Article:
Uncertainty surrounding developments in the world economy has heightened as a result of the turbulence in financial markets this autumn. The turbulence was triggered by problems in some segments of the US housing market. Many borrowers were granted mortgages they cannot service now that the interest rate has risen. There were losses, particularly on loans in the bond market and in complex loan products owned by separate companies that had relied on very short-term financing. These companies are linked to the large international banks, and the banks have had to transfer loans onto their own balance sheets. Combined with higher losses, this limits banks’ capacity to extend new loans to the housing market and other sectors, and will thereby have a dampening impact on economic growth. To prevent interbank lending rates from rising too much, a number of central banks have increased their short-term lending to banks.
In addition, the Federal Reserve has lowered its key rate by 0.75 percentage point in recent months. A further cut in the key rate in the US is now expected, and the interest rate is also expected to fall in the UK. In the euro area, market participants expect a more stable key rate ahead. But developments are not the same everywhere. The central banks in Sweden, Switzerland, Canada, New Zealand and China have raised their key rates. In Sweden, which has a lower interest rate level than our main trading partners, further interest rate hikes are expected.
The interest rate differential between Norway and other countries can have an impact on the krone exchange rate. In the short term, however, the factors that influence the krone exchange rate vary. High oil prices and krone appreciation appear at times to be related, but there have also been periods when the krone has appreciated while oil prices declined. The krone appreciated when the interest rate differential against other countries was high in 2002, but as interest rates in Norway moved down to the level among our trading partners, the value of the krone fell back. In the past, we have observed that market turbulence has occurred in tandem with a weaker krone. This autumn the krone appreciated during the period of market turbulence, but has weakened somewhat in the past two weeks, reflecting shifting themes in foreign exchange markets. However, it appears the krone will be a good 3 per cent stronger on average in the second half of this year compared with the first half, and about 1.5 per cent stronger this year than last year. Exchange rate developments have a dampening impact on inflation.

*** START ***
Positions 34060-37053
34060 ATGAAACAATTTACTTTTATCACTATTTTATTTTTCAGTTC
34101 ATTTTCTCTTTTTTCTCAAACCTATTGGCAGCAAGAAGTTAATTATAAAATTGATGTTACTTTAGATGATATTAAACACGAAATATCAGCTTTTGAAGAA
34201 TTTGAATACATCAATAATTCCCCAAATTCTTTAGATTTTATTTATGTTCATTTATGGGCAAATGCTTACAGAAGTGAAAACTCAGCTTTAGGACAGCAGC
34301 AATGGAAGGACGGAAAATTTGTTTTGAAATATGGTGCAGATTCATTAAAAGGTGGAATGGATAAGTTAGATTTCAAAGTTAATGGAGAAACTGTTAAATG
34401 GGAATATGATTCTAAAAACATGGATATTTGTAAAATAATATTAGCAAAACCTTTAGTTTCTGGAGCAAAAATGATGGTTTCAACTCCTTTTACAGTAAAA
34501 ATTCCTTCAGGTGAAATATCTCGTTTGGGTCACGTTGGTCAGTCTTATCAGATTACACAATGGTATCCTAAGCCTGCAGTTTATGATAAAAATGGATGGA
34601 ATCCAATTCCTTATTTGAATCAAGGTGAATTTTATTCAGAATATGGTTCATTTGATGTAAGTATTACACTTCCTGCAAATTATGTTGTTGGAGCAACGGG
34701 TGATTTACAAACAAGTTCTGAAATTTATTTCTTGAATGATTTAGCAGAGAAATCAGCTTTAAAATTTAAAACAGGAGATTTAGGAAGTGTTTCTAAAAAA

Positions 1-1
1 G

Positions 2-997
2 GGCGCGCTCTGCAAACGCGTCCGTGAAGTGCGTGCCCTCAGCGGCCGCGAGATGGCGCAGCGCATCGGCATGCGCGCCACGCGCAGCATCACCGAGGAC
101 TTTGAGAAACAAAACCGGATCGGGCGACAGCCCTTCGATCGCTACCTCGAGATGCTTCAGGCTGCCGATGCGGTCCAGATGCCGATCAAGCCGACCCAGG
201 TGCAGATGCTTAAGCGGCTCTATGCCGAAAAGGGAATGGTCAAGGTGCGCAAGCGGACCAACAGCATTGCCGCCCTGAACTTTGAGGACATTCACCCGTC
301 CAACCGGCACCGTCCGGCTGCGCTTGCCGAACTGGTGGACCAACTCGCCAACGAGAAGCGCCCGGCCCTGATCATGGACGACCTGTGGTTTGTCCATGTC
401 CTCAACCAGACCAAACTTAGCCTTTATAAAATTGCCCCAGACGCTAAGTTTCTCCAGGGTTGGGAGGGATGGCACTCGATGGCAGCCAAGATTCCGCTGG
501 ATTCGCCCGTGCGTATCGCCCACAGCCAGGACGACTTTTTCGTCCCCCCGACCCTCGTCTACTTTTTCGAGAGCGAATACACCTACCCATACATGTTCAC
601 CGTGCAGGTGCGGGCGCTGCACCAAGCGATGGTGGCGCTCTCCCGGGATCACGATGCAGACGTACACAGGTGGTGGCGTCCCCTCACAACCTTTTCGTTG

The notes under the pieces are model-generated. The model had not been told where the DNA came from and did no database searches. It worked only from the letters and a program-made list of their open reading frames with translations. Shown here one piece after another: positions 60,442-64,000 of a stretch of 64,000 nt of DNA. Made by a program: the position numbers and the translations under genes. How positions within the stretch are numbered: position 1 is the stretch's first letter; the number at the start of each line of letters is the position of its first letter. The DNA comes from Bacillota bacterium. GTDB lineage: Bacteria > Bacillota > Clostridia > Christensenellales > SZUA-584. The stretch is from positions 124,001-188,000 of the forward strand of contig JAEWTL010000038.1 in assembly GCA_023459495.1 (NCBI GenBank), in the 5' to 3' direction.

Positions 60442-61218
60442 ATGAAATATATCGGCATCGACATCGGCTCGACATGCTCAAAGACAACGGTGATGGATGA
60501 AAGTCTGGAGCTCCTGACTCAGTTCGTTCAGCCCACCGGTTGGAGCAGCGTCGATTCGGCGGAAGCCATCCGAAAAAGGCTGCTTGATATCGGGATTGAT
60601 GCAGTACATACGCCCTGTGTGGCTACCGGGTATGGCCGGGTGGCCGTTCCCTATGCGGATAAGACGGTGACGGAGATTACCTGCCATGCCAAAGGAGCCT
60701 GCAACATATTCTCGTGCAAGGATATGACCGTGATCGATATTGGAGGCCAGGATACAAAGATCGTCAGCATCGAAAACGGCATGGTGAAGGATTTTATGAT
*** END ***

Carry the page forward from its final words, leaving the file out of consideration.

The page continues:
Given our inflation-targeting regime, we will be mindful of the effects of higher interest rates on the krone exchange rate when inflation is low.
High oil prices have resulted in substantial growth in the petroleum fund’s capital, and there are prospects of further growth ahead.
The Government uses the central government budget to influence economic developments. Government petroleum revenues are transferred in full to the Government Pension Fund – Global and invested in securities abroad. However, as part of the budget resolution, the Storting decides on an annual transfer from the Fund to cover the deficit in the government budget when petroleum revenues and capital income earned by the Fund are excluded. This annual transfer – direct petroleum revenue spending – has been sharply reduced in recent years, but is expected to increase somewhat next year. Developments reflect a marked increase in the government’s general tax revenues as a result of the current period of strong expansion. This in turn reflects the automatic contribution made by the central government budget to curbing cyclical fluctuations because more money accrues to the state in good times than in bad.